Of course, when I looked again I realized that this "safe" corner of the bar happened to be right next to the door! A classic instance of one of my finest faults: letting somebody else make decisions for me. When my friend said, "We can leave our stuff here," a reasonable response would have been, "Wait a minute, this isn't a good place for my guitar, it's right next to the door! Let me ask the guys who are playing after us if I can leave it by their cases, right next to them." My response was: "Duh, OK!"

So the policeman came and I felt foolish showing him where the instrument had been (it was even next to a window so you could easily see it from the street!!!) At least I had written down the serial number. I spent the morning calling a dozen music stores in town (a couple of them asked for the police report number...apparently if they have that number they can tell the person the instrument is stolen and they're legally allowed to hold onto it) and some pawn shops.

I had a brief moment of hope when I got a call back from one of the music stores saying somebody had come in this morning wanting to sell what was almost certainly my guitar, but that was befor I'd called them, and they told him they didn't buy guitars, so he left. No more reports after that.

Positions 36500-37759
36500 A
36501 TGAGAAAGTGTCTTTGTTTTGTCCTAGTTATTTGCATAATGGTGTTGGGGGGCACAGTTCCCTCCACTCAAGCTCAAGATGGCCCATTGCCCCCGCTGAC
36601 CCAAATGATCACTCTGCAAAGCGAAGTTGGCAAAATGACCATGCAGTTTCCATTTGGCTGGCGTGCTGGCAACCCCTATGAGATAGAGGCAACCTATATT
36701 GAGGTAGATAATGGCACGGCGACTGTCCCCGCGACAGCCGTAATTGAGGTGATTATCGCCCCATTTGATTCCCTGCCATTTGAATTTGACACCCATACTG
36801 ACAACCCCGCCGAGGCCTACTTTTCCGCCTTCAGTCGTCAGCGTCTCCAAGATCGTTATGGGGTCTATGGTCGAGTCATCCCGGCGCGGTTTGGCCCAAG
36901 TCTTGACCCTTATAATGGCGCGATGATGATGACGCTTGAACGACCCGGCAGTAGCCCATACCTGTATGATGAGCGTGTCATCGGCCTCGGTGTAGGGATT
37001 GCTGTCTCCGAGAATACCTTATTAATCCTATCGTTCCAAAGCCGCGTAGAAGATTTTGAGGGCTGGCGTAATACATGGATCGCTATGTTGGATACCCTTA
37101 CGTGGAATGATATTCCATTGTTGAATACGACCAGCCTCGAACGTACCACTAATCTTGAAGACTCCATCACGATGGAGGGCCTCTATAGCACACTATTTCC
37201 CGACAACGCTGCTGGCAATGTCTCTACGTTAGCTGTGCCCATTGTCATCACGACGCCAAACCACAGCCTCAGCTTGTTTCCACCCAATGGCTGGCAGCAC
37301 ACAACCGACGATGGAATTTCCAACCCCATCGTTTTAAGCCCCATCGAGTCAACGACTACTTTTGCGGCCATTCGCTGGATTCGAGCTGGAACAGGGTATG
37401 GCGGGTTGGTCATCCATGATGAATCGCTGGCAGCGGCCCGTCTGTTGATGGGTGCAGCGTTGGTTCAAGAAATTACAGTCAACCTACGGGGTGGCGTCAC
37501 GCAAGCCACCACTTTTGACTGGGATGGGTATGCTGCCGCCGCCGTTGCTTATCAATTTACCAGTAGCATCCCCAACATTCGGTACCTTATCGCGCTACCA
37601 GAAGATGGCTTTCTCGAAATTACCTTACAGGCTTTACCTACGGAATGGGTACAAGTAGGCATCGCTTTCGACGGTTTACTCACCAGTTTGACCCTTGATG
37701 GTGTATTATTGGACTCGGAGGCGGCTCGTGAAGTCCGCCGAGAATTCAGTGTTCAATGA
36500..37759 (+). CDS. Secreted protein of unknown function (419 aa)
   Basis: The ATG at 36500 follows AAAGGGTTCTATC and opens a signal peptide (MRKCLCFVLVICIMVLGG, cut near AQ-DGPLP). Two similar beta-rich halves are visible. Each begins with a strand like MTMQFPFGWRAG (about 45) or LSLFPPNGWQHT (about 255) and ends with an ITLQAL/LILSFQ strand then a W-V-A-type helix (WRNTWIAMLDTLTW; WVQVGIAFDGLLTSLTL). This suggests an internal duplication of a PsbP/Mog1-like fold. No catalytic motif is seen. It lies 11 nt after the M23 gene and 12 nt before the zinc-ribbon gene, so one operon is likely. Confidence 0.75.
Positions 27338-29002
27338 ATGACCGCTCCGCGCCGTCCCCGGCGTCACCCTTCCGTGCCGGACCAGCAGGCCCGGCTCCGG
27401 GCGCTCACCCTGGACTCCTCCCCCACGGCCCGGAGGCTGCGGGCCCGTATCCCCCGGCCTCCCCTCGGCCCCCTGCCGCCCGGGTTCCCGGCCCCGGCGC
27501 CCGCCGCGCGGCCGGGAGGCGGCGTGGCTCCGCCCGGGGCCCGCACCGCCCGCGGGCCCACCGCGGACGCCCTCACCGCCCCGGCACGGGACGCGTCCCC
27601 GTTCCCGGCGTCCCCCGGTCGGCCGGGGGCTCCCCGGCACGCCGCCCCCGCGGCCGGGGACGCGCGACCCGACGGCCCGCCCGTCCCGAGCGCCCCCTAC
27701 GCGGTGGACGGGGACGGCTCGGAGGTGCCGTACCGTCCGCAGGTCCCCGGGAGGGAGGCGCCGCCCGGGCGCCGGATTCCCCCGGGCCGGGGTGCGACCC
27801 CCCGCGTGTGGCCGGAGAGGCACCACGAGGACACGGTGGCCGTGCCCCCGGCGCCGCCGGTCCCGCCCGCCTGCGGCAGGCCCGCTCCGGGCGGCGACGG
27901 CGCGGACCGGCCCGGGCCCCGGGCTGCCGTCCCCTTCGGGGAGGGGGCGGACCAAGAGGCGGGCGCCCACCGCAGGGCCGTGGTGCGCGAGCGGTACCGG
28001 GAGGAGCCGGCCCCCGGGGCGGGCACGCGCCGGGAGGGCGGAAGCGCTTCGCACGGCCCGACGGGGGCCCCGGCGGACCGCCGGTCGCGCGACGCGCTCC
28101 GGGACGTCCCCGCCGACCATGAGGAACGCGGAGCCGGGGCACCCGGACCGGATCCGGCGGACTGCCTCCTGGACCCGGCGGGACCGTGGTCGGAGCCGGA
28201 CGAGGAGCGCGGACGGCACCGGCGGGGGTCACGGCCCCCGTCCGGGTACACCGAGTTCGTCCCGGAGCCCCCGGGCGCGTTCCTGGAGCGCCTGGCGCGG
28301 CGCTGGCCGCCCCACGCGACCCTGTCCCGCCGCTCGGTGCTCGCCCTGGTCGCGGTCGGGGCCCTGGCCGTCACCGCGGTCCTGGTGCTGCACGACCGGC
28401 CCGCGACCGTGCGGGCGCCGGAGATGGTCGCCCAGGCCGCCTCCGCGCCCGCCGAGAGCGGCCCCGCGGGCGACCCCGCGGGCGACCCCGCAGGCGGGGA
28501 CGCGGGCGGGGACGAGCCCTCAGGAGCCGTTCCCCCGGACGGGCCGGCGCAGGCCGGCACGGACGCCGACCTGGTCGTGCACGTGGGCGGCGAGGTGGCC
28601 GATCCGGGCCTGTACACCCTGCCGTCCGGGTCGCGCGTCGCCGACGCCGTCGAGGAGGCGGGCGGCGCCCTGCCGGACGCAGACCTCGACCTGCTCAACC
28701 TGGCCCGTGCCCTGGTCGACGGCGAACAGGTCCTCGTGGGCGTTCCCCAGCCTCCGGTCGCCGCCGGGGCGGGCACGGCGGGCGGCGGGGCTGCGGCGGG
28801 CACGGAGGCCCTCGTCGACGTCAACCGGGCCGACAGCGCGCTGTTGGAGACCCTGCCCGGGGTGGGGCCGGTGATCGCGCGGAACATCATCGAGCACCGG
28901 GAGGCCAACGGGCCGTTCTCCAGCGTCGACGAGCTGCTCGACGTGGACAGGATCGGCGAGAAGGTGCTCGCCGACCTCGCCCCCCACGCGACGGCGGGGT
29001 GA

There's a big swap meet Wednesday at Aloha Stadium, and I've heard that stolen instruments often wind up there, so I'll be there at 7AM and hope my friend is there. One of the musicians who played after us last night told me that he had had his guitar taken from his car last year, and it was recovered. He said, "Someone told me this when my guitar was stolen: Your guitar does not want to be with the person that has it. It wants to be with you. Believe that, and own it." Sounds good to me.

This is also a very good lesson in the Buddhist principle of non-attachment: non-attachment to the guitar, and non-attachment to my feelings of guilt and anger at having been careless.

OK, thanks for the opportunity to rant.

Aloha,
Mark


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Subject: RE: Stupid mistake, stolen guitar
From: alanabit
Date: 24 Jun 03 - 02:29 AM